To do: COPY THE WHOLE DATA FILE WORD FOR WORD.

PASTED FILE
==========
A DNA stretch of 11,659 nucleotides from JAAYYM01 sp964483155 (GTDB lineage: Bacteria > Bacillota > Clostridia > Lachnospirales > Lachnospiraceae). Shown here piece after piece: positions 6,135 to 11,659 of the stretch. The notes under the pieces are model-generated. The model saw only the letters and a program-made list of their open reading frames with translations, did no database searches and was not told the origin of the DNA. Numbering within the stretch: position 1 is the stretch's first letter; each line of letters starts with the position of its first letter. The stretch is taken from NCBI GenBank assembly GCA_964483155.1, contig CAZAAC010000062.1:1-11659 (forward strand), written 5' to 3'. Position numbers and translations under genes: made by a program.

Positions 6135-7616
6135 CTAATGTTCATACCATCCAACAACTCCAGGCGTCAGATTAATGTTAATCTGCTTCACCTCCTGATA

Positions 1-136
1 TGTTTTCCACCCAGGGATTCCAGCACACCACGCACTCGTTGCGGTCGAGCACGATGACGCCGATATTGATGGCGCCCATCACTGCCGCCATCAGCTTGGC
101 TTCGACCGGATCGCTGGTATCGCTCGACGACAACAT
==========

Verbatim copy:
A DNA stretch of 11,659 nucleotides from JAAYYM01 sp964483155 (GTDB lineage: Bacteria > Bacillota > Clostridia > Lachnospirales > Lachnospiraceae). Shown here piece after piece: positions 6,135 to 11,659 of the stretch. The notes under the pieces are model-generated. The model saw only the letters and a program-made list of their open reading frames with translations, did no database searches and was not told the origin of the DNA. Numbering within the stretch: position 1 is the stretch's first letter; each line of letters starts with the position of its first letter. The stretch is taken from NCBI GenBank assembly GCA_964483155.1, contig CAZAAC010000062.1:1-11659 (forward strand), written 5' to 3'. Position numbers and translations under genes: made by a program.

Positions 6135-7616
6135 CTAATGTTCATACCATCCAACAACTCCAGGCGTCAGATTAATGTTAATCTGCTTCACCTCCTGATA

Positions 1-136
1 TGTTTTCCACCCAGGGATTCCAGCACACCACGCACTCGTTGCGGTCGAGCACGATGACGCCGATATTGATGGCGCCCATCACTGCCGCCATCAGCTTGGC
101 TTCGACCGGATCGCTGGTATCGCTCGACGACAACAT